Will the French & Russians Loot Iraq?
Find a Conversation
|Mon, 04-07-2003 - 3:48pm|
Liberated Baghdad shouldn't have to pay Saddam's French debts.
Monday, April 7, 2003 12:01 a.m. EDT
So much for Donald Rumsfeld's flawed war plan. Just over two weeks into the conflict, U.S. forces are moving with impunity in Baghdad and the coalition controls most of Iraq. So it's not too early to consider how, and how fast, to start Iraq on its post-Saddam era.
Even the State Department now understands the importance of swiftly naming an interim Iraqi administration. As for Iraqi involvement, Ahmed Chalabi and a 1,000-man Iraqi National Congress force were reportedly flying this weekend to join coalition troops in the south.
Partly this is about giving coalition troops more local knowledge and language skills so they can deal with misunderstandings like the one that occurred last week at Najaf's Ali mosque. But recognizing the Iraqi opposition will also send a signal about U.S. intentions and deflect growing pressure for United Nations administration of the country.
Secretary of State Colin Powell delivered the right message to Europe last week, saying that while there would be work for the U.N. in post-Saddam Iraq, the coalition "has to play the leading role." But as President Bush meets British Prime Minister Tony Blair in Northern Ireland today and tomorrow, he will be under a lot of pressure to modify that stance.
One wouldn't expect Mr. Blair to have much time for the wishes of Jacques Chirac and Vladimir Putin, who are now whining about being left out. But Mr. Blair seems to think there's still a chance of patching up relations with Old Europe, and he apparently believes even a post facto veneer of U.N. legitimacy will help him out with his Labour Party's left wing.
The British are said to have presented Mr. Powell with their ideas for postwar Iraq, including a major role for the United Nations in the political administration of the country and continued U.N. involvement in Iraqi oil production. Mr. Blair deserves gratitude. But Mr. Bush should be prepared to tell him no.
What matters over the long run isn't the blessing of the Security Council but the success and stability of a post-Saddam Iraq. The country is simply too big and too complicated to even consider a significant U.N. administrative function. "Iraq is not East Timor, Kosovo and Afghanistan," National Security Adviser Condoleezza Rice noted Friday.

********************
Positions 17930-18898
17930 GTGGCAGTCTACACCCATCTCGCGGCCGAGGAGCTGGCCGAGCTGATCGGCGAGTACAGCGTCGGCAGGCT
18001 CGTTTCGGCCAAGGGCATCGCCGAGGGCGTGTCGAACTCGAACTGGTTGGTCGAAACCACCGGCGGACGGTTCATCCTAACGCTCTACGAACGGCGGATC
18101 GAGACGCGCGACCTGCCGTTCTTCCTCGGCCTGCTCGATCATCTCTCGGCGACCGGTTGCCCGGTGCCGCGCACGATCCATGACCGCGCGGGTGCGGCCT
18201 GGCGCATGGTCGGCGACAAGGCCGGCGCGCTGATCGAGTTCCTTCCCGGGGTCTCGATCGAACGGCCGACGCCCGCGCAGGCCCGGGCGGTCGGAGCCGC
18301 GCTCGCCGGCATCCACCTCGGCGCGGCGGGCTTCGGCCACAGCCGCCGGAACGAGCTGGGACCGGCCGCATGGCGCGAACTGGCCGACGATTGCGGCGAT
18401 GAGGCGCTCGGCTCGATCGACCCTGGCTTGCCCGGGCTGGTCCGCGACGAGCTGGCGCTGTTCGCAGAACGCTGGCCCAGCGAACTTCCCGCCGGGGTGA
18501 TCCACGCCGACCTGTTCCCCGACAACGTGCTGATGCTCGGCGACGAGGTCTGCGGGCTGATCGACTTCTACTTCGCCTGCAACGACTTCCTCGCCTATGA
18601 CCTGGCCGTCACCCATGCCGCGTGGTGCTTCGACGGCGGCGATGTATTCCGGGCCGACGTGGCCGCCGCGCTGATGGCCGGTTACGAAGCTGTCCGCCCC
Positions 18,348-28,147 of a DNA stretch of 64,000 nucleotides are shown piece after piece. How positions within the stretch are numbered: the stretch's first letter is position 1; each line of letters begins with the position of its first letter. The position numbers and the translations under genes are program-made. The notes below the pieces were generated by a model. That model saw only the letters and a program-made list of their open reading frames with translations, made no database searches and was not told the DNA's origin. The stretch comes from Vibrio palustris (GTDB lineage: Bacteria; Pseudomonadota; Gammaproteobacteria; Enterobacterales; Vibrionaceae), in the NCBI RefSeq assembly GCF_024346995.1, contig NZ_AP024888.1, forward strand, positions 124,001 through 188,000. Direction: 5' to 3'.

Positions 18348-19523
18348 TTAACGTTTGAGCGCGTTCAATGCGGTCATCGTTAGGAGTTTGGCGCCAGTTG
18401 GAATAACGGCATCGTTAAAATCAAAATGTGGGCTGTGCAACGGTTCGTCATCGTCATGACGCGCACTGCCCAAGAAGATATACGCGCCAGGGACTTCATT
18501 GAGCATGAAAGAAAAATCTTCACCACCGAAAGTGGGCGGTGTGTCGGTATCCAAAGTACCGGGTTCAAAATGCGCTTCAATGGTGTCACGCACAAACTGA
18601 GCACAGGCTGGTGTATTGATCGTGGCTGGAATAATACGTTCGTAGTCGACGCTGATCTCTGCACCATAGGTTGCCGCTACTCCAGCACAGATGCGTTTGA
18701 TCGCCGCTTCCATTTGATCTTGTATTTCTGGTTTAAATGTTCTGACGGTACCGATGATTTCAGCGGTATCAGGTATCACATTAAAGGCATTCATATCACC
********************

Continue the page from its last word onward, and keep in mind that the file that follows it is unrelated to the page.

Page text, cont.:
Equally important is keeping the U.N.'s hands off Iraqi oil. The oil-for-food program is now being administered by Secretary General Kofi Annan under a 45-day arrangement that expires May 12. But the French and Russians want to keep it going indefinitely. Their game is as transparent as it is cynical.
Many French and Russian companies benefit by participating in the program. More important, if Paris and Moscow can get the U.S. to concede the program's continuing legality, they will use their veto to blackmail the U.S. and a new Iraqi government into honoring the dirty oil contracts and loans they arranged with Saddam Hussein's regime.
This is a rhetorical battle the U.S. can win easily if it decides to fight. The oil, after all, belongs to the Iraqi people. As for Saddam's debts, what do Iraqis owe the creditors who helped an illegitimate regime oppress them? The continuation of oil-for-food would give France and Russia an effective veto over the purse strings and a tremendous and unjustifiable influence in post-Saddam Iraq. If France and Russia really want to help postwar Iraq, they could forgive Saddam's debts.
The urgency of a provisional Iraqi government is now obvious in Washington, but there are still disagreements about how it should be structured. We agree with the Administration's suggestion Friday that a new Iraqi government should draw on people who have been living in Iraq, not just the exiles, and we're not suggesting an immediate installation of Mr. Chalabi or anyone else as interim President.
But any Iraqi government should include the foundation laid by Mr. Chalabi and the dedicated Iraqi opposition, not rely on the ex-Baathists thus far favored by the State Department and the CIA. At a February conference in the northern Iraqi town of Salahaddin, delegates selected a "leadership council" composed of Mr. Chalabi, Kurdish leaders Jalal Talabani and Masoud Barzani, and Shiite Abdel Aziz al-Hakim, among others.
Mr. Bush may already be sensing that securing the future of Iraq will be a more difficult battle than building the coalition to enforce Resolution 1441. He is being pushed in one direction by his British allies, the U.N. Security Council and to a lesser degree his own State Department--all of which are, for their own reasons, sympathetic to U.N. involvement and to new Iraqi leaders drawn from among the kinder, gentler elements of the brutal status quo. On the other side are free Iraqis and their longtime allies within the civilian leadership of the Defense Department.
As he weighs various pieces of counsel, the President might keep in mind that the goal here isn't just the removal of Saddam Hussein but a free and independent Iraq that will serve as a model for the Middle East. The policy should be in the hands of those most devoted to seeing it succeed.